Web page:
Findhorn’s principle mover and shaker was Peter Caddy, together with a close knit circle of partners and fellow spiritual travellers such as Eileen Caddy and Dorothy Maclean. Caddy died in 1994 but Eileen Caddy still lives at Findhorn and Dorothy Maclean is a big name on the U.S. New Age scene. All were heavily involved in the flying saucer contactee belief system, but it is Caddy’s story which binds them together. Peter Caddy didn’t spring fully formed as a New Age guru at Findhorn, and nor were flying saucers his sole interest. Like many spiritual leaders Caddy passed through a series of religious, philosophical and occult beliefs, a parade of mysto-fashions of which flying saucers were just one aspect. His early life saw him attend school at Harrow, followed by a career in the catering trade with J. Lyons … Co. Caddy became interested in esoteric subjects in his early teens and eagerly read anything he could get his hands on; the teachings of medium Grace Cooke, Yogic philosophy and similar writings occupied and informed his every spare waking hour. In 1936 he met a Doctor Sullivan, who was the Supreme Magus of the Rosicrucian Order Crotona Fellowship, an esoteric order dating from medieval Europe, which also numbered Gerald Gardner, often dubbed ‘the founder of modern witchcraft’, among its ranks.

Dr. Sullivan and the Rose Crotona Fellowship made a deep impact on the young Caddy, a series of lectures called Soul Science becoming the single most important foundation’ for his future life. Dr. Sullivan also presided over Caddy’s spiritual’ marriage to Nora Meidling, after which they sealed the knot with a more formal civil service.

caddy

Peter Caddy, Findhorn's founder

Caddy was commissioned into the RAF soon after commencement of hostilities in 1939, entering the catering branch of the service and in 1943 he was posted to India where he developed a taste for the mountain landscapes of the Himalaya. Tibet, especially, fascinated him and he joined what was to be the last Western expedition to Tibet just prior to the Chinese invasion. It was an experience which left him physically and spiritually exhilarated.

Caddy’s post war life is a whirlwind of travel and meetings with remarkable men and women. He soon realised that he was getting little from his marriage to Nora, when he met another young woman, Sheena Gowan, who was also on the spiritual path. Their meetings were intense on the spiritual level, and eventually – perhaps inevitably – this soon became a physical relationship and they moved in together. Sheena received ‘guidance’, by way of what we now call channelling, from God, and it was eventually through this guidance Caddy was told he must end his marriage to Nora. It’s easy to laugh at this, and to suggest that the spiritual milieu they existed in was fake, merely a cover or justification for extra-marital relationships which were frowned on at that time. Indeed, reading Caddy’s autobiography it’s hard not to see the post-war spiritual scene as a hot bed of partner swapping, a sort of Confessions of a New Age disciple.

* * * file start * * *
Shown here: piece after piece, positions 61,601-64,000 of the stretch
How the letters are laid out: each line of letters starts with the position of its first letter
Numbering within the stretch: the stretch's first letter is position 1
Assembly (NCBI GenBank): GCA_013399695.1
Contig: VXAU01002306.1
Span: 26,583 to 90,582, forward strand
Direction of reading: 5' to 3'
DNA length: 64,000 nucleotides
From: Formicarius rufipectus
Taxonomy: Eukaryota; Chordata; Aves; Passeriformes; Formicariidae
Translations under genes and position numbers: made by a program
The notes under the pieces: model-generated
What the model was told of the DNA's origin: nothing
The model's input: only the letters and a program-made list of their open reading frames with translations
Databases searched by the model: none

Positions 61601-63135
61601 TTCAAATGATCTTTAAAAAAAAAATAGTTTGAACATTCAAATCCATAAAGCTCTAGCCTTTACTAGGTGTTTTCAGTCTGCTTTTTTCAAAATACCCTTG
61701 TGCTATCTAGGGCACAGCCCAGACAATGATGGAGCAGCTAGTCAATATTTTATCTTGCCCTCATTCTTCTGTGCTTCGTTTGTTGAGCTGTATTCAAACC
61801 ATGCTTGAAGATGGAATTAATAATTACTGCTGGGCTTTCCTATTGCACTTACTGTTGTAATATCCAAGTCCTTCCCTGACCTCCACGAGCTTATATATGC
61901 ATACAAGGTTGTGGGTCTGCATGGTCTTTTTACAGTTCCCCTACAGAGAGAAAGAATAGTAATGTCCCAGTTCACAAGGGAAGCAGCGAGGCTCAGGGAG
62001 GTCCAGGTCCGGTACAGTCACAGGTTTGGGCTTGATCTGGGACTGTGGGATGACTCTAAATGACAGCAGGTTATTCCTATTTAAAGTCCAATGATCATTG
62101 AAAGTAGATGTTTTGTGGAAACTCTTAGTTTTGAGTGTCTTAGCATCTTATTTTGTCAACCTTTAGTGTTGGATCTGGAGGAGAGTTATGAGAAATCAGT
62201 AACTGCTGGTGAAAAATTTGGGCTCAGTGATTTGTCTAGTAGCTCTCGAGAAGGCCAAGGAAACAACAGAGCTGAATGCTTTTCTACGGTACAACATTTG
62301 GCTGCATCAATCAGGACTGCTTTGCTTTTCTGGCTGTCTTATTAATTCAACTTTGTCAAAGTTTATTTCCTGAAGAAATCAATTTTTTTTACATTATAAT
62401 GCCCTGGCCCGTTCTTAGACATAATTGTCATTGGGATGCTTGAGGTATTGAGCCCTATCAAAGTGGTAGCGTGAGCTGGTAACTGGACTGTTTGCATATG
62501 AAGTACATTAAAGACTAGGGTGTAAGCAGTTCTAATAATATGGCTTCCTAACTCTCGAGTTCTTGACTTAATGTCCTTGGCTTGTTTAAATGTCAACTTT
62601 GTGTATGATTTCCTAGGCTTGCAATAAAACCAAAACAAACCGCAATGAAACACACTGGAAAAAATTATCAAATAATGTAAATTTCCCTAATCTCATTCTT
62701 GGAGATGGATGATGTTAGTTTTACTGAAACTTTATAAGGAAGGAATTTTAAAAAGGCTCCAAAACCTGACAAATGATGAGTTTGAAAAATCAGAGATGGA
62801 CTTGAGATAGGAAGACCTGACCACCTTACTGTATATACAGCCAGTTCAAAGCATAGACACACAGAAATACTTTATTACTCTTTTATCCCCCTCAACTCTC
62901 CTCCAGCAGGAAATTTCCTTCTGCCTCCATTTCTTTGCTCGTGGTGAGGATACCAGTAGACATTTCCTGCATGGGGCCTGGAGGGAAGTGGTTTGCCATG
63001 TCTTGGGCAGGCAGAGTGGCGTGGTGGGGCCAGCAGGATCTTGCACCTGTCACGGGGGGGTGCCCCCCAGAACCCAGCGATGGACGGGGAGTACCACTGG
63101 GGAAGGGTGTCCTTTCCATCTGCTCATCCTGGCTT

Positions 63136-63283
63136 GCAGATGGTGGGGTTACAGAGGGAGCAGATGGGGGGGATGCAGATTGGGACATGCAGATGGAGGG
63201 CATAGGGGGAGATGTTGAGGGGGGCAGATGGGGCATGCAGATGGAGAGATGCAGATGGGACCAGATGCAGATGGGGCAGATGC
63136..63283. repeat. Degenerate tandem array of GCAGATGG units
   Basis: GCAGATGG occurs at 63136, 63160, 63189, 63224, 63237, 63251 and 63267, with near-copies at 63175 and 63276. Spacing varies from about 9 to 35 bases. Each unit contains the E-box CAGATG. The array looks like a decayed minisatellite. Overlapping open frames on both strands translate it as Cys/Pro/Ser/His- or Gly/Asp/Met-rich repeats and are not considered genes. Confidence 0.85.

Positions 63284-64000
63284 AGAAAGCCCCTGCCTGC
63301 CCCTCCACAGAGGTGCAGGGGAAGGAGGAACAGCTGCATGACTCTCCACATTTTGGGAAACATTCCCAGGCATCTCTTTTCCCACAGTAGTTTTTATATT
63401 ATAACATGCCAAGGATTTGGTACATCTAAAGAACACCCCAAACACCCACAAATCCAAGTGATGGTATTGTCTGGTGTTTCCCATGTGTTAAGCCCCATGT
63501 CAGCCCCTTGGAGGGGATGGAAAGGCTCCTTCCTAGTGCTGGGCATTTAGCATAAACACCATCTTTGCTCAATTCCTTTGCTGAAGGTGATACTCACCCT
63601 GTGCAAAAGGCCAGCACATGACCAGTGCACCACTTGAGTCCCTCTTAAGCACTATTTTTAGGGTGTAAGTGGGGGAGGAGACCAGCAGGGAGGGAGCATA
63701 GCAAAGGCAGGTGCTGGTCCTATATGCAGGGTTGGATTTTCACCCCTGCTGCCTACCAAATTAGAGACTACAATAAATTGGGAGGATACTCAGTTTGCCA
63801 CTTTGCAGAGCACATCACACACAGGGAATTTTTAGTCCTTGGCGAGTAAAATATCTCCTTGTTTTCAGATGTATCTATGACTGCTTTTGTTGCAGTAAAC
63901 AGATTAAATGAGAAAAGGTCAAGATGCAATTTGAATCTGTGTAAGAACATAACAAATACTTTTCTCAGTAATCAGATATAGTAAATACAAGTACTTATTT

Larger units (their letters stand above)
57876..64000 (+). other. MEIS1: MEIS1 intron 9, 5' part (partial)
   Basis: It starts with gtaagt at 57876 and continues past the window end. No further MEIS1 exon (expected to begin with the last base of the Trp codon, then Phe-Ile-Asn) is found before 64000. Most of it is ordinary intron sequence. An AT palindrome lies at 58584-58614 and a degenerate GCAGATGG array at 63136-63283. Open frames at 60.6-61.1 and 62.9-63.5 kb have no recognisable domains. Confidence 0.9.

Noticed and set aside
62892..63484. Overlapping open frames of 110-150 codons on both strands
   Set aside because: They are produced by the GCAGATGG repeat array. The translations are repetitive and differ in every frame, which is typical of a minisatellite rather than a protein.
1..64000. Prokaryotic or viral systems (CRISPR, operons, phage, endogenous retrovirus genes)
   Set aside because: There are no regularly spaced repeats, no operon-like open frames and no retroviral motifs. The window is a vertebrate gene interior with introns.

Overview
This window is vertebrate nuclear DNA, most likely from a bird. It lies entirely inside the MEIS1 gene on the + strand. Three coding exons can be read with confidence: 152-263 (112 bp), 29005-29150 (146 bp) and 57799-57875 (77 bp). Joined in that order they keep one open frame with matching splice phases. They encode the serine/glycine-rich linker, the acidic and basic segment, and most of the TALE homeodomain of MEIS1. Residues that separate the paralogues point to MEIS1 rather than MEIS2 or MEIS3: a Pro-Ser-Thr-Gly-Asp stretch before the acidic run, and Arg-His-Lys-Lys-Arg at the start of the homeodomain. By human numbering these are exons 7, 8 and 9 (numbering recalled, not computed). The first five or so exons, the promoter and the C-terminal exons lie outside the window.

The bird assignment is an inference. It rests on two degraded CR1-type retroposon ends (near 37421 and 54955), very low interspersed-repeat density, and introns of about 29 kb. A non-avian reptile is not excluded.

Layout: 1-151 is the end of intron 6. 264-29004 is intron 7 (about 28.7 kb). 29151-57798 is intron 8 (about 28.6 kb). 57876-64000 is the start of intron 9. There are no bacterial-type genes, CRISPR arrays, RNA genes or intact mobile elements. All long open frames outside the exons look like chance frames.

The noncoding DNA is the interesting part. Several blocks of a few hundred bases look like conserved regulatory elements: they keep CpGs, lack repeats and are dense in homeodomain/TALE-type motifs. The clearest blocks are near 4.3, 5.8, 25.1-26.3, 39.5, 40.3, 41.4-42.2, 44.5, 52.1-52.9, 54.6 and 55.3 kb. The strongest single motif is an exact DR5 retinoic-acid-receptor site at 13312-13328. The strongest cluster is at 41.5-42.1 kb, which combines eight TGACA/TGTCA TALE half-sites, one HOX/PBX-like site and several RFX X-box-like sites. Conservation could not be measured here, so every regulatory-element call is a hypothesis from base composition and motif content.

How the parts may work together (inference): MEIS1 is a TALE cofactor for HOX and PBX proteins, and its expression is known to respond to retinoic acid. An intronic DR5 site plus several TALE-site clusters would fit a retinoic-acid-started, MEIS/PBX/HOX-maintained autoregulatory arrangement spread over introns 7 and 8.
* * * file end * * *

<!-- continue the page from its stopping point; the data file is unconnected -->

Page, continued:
For example, not long after Caddy and Sheena were conjoined in spiritual union the new Supreme Magus of the Rose Crotona, Walter Bullock, fell in love with Sheena. Caddy writes: “Walter had long had a conviction that one of his missions was to be the father of the One who was to come, the next Messiah. Since he saw Sheena as the mother of the child, a physical union was necessary.” A physical union duly took place and Caddy was cuckolded. What would have caused most relationships to break up was reframed in spiritual terms by Caddy and Sheena as being ‘a test for us all’. Caddy and Sheena then married and Caddy took up a permanent commission in the RAF, becoming Commanding Officer for the RAF School of Cookery.  Although Sheena and Caddy parted in 1951, they continued to work together on a spiritual level. Caddy was posted to the Middle East where he met and later married Eileen Combe. By the time of his death in 1994 Caddy had been married five times and had numerous special friends’ during his voyage through the spiritual, but fecund, waters of the New Age.